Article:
SELF-DETERMINED EDUCATION AND COMMUNITY ACTIVISM: A COMPARATIVE HISTORY OF NAVAJO, CHICANA/O, AND PUERTO RICAN INSTITUTIONS OF HIGHER EDUCATION IN THE ERA OF PROTEST
Cantu, Carlos L.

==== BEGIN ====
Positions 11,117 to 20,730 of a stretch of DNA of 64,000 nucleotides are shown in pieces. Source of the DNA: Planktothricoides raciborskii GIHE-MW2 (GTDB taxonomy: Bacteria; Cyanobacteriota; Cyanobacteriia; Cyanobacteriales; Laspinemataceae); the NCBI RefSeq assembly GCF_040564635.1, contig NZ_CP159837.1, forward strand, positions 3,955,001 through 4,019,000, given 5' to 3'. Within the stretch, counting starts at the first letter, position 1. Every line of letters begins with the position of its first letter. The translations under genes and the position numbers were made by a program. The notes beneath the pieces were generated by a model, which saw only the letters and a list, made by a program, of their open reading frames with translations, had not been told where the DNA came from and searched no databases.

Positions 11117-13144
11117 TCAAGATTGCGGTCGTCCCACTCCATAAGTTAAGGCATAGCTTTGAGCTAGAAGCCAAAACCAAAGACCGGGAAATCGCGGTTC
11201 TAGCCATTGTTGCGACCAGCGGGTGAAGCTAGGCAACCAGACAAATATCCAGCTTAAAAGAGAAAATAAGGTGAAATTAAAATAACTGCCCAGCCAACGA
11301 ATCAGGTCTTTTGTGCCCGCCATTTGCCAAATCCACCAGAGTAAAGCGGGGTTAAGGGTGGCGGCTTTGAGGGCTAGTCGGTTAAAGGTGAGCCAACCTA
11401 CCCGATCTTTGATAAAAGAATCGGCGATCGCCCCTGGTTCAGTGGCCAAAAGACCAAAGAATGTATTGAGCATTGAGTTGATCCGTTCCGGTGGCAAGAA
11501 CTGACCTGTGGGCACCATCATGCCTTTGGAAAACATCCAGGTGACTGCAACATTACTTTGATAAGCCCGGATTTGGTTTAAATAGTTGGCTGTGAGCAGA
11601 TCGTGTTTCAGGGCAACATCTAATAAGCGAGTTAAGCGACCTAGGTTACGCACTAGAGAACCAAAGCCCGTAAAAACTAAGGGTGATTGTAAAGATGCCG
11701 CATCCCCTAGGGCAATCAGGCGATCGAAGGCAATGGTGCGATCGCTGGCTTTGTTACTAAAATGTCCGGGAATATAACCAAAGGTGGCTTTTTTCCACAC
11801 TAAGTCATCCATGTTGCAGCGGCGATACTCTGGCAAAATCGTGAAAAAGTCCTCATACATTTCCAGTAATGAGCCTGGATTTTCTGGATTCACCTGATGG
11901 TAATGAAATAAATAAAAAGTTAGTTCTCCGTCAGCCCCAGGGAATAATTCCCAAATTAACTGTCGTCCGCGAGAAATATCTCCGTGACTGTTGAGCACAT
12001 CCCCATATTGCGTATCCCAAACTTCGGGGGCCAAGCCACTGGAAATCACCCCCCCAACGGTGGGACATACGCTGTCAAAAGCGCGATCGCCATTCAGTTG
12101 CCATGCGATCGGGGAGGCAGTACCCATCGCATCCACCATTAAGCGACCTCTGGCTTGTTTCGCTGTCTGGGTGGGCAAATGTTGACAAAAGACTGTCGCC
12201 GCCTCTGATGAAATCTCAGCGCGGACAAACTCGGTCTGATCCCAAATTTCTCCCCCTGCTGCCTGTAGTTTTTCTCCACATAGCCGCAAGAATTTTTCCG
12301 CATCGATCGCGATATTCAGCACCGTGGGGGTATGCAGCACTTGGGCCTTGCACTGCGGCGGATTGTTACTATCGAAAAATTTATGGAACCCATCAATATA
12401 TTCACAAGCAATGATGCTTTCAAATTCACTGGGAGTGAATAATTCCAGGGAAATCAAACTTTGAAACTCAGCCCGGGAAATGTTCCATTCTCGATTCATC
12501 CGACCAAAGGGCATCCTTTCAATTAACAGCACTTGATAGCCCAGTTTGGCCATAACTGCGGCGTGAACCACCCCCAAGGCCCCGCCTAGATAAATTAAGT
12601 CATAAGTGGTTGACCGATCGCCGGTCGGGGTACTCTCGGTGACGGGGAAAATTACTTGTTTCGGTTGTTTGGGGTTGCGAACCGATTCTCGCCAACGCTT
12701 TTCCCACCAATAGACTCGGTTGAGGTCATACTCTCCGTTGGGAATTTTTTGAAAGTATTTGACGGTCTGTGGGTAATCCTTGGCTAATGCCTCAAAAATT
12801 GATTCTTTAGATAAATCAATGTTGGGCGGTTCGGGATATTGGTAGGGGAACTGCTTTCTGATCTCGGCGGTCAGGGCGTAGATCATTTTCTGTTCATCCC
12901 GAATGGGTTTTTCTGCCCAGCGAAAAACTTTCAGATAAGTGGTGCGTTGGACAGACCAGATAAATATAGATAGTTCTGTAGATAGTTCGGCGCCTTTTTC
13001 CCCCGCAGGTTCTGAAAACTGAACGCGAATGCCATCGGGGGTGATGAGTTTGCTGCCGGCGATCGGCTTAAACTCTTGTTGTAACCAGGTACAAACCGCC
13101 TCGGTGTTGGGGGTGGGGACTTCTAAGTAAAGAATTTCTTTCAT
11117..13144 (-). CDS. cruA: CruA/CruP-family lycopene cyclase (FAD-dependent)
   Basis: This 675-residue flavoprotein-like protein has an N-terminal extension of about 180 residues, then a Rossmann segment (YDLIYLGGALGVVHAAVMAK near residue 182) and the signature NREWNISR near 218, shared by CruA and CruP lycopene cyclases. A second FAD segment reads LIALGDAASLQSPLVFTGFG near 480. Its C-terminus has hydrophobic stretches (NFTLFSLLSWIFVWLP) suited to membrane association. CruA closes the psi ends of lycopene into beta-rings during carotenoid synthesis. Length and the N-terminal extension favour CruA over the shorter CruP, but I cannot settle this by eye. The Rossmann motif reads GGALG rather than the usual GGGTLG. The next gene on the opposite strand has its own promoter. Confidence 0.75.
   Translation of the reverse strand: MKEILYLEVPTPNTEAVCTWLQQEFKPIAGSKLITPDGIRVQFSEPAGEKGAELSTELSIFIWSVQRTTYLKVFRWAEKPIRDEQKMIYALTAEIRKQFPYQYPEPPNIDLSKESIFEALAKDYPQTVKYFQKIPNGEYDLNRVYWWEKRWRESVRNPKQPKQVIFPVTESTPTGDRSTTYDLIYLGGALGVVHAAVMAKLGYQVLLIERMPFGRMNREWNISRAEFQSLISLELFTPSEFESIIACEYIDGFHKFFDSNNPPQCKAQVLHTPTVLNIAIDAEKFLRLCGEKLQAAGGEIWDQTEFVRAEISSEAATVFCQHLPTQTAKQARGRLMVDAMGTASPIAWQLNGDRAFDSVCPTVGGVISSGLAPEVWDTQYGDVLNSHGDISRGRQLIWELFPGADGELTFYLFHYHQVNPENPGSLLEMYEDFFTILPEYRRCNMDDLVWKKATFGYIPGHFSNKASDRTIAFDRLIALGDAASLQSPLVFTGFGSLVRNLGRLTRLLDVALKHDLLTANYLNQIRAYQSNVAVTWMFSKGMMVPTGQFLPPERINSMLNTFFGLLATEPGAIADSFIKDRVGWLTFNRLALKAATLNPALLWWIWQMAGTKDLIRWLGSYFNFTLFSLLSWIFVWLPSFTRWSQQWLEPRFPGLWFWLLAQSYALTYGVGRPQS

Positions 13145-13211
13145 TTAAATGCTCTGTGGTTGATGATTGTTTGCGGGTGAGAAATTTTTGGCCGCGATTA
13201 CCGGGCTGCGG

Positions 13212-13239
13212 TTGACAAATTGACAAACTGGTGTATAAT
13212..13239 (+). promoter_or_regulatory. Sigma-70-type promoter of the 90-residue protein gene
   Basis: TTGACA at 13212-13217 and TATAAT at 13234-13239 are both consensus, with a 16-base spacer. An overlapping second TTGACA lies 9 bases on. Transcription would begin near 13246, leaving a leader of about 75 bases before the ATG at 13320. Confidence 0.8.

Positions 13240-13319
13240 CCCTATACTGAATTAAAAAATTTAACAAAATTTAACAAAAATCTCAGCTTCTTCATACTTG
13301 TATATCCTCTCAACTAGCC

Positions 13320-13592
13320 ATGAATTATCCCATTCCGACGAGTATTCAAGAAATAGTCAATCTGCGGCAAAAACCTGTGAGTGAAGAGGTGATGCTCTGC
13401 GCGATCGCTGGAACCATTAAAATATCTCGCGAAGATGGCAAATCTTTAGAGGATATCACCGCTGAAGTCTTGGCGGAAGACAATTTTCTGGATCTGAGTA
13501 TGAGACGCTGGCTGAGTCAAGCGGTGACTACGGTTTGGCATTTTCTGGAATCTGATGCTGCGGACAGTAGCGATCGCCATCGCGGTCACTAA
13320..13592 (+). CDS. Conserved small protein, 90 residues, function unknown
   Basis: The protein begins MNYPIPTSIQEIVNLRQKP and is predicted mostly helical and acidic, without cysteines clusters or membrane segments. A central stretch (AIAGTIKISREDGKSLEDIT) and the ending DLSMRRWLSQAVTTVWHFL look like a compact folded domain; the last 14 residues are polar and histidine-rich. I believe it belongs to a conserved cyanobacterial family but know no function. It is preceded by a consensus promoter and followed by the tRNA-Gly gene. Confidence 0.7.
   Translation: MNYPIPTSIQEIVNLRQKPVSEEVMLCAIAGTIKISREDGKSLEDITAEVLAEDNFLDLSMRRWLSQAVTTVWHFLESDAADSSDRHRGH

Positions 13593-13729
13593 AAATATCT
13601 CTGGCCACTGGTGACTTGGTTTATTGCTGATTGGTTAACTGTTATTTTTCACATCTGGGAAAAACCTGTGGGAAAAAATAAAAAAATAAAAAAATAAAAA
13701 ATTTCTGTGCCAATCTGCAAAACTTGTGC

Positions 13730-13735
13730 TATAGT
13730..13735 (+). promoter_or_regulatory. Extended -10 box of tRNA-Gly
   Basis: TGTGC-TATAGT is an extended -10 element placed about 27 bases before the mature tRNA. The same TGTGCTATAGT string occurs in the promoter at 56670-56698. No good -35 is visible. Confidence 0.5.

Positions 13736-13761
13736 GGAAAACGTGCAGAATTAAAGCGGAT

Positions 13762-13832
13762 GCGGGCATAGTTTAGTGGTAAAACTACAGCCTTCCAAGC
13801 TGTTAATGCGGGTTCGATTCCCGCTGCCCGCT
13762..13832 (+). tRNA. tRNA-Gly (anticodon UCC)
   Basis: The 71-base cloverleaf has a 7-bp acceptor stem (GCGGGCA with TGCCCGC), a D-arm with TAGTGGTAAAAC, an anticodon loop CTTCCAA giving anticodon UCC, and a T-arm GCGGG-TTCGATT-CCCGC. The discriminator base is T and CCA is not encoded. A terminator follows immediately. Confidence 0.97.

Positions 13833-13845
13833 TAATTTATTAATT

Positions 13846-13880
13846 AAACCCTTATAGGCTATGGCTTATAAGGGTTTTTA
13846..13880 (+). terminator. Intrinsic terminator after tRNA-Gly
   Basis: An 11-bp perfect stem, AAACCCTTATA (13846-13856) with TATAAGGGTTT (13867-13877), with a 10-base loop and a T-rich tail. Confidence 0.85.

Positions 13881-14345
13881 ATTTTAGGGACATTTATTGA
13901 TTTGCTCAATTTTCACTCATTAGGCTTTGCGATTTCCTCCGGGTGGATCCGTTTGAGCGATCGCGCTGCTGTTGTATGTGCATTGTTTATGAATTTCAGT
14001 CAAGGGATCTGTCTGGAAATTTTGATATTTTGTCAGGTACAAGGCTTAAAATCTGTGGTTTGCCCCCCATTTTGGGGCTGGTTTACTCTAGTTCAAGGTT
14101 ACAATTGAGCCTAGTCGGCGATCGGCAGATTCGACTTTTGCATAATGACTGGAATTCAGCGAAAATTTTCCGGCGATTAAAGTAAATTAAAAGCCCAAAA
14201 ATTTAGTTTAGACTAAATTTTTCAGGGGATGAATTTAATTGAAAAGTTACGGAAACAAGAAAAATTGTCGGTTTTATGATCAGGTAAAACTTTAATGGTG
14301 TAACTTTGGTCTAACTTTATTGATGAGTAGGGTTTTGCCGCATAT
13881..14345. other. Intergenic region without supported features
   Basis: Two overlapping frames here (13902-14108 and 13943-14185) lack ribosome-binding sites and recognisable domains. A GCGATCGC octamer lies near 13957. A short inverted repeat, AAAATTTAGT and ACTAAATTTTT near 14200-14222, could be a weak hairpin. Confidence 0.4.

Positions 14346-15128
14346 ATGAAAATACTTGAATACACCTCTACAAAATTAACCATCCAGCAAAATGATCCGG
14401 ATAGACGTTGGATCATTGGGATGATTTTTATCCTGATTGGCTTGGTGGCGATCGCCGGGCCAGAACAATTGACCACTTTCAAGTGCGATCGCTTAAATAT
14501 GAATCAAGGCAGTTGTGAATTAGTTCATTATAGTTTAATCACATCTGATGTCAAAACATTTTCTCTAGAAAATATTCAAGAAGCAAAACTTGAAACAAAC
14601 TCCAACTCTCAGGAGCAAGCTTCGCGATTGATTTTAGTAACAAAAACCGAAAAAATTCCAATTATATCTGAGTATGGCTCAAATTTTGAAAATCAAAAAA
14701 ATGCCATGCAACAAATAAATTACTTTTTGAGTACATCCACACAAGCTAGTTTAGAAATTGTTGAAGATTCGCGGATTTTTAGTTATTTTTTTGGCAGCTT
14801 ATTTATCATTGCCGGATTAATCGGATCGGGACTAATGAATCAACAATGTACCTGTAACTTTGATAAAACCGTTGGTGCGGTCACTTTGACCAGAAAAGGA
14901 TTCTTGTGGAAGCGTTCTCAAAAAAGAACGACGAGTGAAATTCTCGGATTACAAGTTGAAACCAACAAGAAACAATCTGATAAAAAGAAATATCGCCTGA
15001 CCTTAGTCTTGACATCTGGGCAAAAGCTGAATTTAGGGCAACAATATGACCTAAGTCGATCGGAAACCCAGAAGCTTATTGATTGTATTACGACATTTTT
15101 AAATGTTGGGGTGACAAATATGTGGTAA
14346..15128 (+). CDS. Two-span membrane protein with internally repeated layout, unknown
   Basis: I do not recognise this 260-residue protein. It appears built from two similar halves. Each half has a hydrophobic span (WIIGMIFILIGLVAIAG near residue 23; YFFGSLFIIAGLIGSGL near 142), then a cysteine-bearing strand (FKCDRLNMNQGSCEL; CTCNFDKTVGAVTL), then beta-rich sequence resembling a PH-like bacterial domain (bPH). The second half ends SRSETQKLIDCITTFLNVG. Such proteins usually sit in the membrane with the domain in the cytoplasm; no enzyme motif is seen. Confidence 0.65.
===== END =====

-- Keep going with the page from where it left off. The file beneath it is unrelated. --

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This study examines the educational self-determination of Navajos, Chicanas/os, and, Puerto Ricans, through a comparative lens of community activism and the founding of their own institutions of higher education. These colleges emerged within their own historical contexts in the late 1960s and evolved throughout the 1970s. In comparing these historical case studies, I argue educational self-determination was more widespread than has been recognized by scholars. In addition, the push for educational self-determination was intergenerational, involved a wide spectrum of activist strategies, and changed over time. The founders of these colleges sought to disrupt the culture of exclusion in the U.S. schools by incorporating the language and culture of the communities they served while at the same time empowering them with new opportunities in higher education. This dissertation will contribute to the historiography of educational self-determination among communities of color.